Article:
How are international competition authorities, anti-trust regulators and businesses navigating foreign subsidies regulation, expanding merger controls screenings and digital markets?
This past November, Compass Lexecon co-sponsored the Chatham House Competition Policy Conference alongside Clifford Chance to discuss how competition policy is rapidly expanding driven by deglobalization, inflation, the rise of big tech and the green transition.
Experts Lorenzo Coppi, Joe Perkins and Andy Parkinson joined panels on sustainability and supply chain stability, merger control and investment screenings, and regulating dominance in digital markets and beyond, alongside members of the legal, government, academic and business communities.
This synopsis was originally published by Clifford Chance here. The views expressed are those of the authors only and do not necessarily represent the views of Compass Lexecon, its management, its subsidiaries, its affiliates, its employees, or clients.
The frontiers of competition policy are rapidly expanding driven by deglobalization, inflation, the rise of big tech and the green transition. As competition authorities and antitrust regulators navigate these fields, a revival of traditional methodologies and approaches is gaining traction.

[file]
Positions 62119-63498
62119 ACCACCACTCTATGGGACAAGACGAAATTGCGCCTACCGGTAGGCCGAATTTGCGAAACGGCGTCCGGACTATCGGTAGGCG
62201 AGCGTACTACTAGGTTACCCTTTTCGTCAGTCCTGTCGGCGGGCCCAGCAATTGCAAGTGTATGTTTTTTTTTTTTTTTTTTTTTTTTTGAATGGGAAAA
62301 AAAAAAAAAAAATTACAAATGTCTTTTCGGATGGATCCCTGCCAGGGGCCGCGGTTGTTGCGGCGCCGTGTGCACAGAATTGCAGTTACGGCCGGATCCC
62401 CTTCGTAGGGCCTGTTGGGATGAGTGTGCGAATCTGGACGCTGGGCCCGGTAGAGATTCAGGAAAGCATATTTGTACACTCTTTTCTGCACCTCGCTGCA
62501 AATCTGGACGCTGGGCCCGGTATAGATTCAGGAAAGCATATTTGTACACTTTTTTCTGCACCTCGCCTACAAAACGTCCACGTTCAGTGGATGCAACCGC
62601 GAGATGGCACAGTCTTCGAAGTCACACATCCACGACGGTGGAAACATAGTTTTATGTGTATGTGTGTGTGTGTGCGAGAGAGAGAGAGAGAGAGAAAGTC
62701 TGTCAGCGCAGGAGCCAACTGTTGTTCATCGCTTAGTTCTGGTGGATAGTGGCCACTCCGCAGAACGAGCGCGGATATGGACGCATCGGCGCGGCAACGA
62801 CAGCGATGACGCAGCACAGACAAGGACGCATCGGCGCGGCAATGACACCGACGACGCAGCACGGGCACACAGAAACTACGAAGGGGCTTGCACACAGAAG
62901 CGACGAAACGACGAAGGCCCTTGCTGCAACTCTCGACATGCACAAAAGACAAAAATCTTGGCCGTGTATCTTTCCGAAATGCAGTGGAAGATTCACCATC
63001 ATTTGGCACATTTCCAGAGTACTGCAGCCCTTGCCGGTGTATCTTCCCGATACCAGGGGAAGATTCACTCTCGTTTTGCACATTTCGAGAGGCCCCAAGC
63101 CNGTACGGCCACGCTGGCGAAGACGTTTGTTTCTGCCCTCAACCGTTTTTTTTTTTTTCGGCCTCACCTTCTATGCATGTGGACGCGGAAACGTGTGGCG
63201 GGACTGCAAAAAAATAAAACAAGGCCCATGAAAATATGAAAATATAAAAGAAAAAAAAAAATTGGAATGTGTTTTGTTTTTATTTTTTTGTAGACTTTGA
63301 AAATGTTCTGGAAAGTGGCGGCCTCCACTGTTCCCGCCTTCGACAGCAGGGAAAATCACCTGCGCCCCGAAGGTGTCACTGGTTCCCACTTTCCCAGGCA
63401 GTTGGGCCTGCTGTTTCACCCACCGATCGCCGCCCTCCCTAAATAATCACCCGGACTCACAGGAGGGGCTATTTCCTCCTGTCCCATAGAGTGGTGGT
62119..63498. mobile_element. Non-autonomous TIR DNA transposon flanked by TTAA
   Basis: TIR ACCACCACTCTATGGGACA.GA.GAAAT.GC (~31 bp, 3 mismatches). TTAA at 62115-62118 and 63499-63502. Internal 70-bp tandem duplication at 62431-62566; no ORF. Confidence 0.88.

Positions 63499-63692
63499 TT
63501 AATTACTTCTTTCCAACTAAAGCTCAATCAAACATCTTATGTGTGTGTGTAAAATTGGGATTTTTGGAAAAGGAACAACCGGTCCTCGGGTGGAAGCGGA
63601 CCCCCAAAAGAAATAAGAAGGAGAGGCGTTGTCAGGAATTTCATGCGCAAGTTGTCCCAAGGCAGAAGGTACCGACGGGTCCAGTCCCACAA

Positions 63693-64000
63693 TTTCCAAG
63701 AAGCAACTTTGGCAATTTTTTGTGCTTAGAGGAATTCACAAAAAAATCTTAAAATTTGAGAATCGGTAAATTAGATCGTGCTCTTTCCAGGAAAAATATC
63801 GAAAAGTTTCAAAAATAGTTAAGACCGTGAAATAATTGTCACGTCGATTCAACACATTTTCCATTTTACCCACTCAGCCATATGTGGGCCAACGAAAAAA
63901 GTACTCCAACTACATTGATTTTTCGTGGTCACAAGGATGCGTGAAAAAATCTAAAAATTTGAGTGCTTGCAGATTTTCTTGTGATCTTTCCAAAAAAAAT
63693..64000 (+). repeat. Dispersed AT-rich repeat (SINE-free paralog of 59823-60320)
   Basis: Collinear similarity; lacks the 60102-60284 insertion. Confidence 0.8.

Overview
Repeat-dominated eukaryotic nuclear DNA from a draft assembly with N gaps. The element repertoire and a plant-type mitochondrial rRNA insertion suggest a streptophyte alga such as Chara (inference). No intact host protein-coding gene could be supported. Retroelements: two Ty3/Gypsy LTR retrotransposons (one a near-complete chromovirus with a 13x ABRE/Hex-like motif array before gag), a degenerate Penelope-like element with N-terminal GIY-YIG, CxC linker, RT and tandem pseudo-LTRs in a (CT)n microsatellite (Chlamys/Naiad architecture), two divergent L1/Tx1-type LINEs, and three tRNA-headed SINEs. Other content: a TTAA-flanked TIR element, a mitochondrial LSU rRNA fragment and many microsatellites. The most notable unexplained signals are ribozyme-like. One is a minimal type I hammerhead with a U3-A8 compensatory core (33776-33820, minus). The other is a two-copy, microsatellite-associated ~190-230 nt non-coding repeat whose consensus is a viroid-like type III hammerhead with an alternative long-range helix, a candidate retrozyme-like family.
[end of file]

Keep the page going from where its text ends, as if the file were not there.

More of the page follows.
Recent years have seen new regulatory regimes for subsidies and digital markets which draw on existing competition policy frameworks; however, the consistency of competition policy enforcement across jurisdictions remains a question.
Compliance requirements have also become more complex as many major jurisdictions retreat from economic effects-based approaches towards more form-based and ex-ante regulation creating an uncertain environment for international businesses and investors.
Members of the legal government, academic and business communities discussed these themes at the Chatham House Competition Policy Conference on 9 November 2023, which was held under the Chatham House Rule. The main points that were made by participants are summarised below.